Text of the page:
have a controversial theory or two, right?)

My current opinion is that there are really only two computational
paradigms that humanity has discovered so far - commonly called
imperative and functional, although those names aren't very
descriptive, and you almost might as well call them the Turing approach
and the Church approach - or destructive and derivational, or
persistent and emphemeral, or updatable and single-assignment.  The
basic idea is that, in a functional language, a symbol cannot take on
more than one value in a single scope, while in an imperative language,
it can.  This generally means that repetition (actually 'rechecking',
which I would claim is required for computation, although I probably
can't prove that) is done with iteration in an imperative language
(i.e. 'while', 'if-then-goto', etc), while it must be done with
recursion in a functional language (since you cannot update a counter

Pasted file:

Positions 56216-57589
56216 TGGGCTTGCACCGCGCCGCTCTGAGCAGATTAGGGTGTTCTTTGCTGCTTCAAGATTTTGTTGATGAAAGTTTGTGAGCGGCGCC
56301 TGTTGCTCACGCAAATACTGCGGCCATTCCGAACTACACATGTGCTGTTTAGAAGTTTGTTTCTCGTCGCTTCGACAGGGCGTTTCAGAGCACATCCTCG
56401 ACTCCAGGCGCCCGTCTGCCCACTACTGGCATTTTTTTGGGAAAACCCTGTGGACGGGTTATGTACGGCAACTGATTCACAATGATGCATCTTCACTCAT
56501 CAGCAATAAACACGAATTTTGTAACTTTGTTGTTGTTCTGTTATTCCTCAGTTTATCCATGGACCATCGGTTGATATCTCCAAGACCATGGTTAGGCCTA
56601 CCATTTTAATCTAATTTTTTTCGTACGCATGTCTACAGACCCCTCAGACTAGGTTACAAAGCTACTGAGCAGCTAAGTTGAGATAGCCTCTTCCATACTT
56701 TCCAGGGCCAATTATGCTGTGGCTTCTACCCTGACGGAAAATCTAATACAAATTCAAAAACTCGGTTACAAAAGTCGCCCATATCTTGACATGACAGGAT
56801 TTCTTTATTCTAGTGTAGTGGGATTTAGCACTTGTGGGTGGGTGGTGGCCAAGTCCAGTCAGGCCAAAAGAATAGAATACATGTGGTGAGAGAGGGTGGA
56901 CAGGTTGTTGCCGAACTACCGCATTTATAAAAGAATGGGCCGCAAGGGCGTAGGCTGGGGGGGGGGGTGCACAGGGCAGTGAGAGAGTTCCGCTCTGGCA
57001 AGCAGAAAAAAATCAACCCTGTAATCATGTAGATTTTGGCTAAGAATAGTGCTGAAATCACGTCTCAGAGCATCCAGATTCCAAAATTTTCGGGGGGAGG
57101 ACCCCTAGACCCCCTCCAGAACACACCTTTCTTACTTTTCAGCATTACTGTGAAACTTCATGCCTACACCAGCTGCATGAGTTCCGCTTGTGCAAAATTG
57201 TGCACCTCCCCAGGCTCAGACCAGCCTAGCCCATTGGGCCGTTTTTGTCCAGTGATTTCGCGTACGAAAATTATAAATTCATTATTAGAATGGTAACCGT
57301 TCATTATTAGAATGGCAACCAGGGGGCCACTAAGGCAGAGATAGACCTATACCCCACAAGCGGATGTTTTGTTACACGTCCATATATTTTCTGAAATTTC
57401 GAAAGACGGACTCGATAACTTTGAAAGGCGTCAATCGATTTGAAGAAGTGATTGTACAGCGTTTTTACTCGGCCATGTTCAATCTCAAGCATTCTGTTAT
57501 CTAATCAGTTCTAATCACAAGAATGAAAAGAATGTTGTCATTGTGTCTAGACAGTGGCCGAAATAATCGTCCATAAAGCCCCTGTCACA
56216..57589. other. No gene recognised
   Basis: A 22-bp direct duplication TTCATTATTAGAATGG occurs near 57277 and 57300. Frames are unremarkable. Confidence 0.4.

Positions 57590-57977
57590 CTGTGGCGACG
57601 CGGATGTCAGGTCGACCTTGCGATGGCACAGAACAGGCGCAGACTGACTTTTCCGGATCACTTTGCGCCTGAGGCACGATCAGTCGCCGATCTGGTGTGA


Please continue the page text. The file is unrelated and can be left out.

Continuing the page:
variable - you must enter a new scope instead.)

Further, we tend to think of object-oriented programming,
concurrency-oriented programming, logic programming, rewriting,
dataflow, automata, and the like, as seperate paradigms on par with
those two computational models, but I think they are actually
breakdowns along a different dimension, perhaps several different
dimensions.

That is to say - objects and processes don't really have ANYTHING to do
with computation.  They're not computational models - they're
*communication* models.  For that reason, you can have OO+imperative
(Java,) OO+functional (O'Caml,) CO+functional (Erlang), CO+imperative
(??? i can't think of an example offhand) and so on.

(Logic programming, OTOH, looks like a subset of functional
programming, while rewriting looks like a subset of imperative
programming - even though they otherwise seem fairly similar.  I have
yet to delve into that question very deeply.)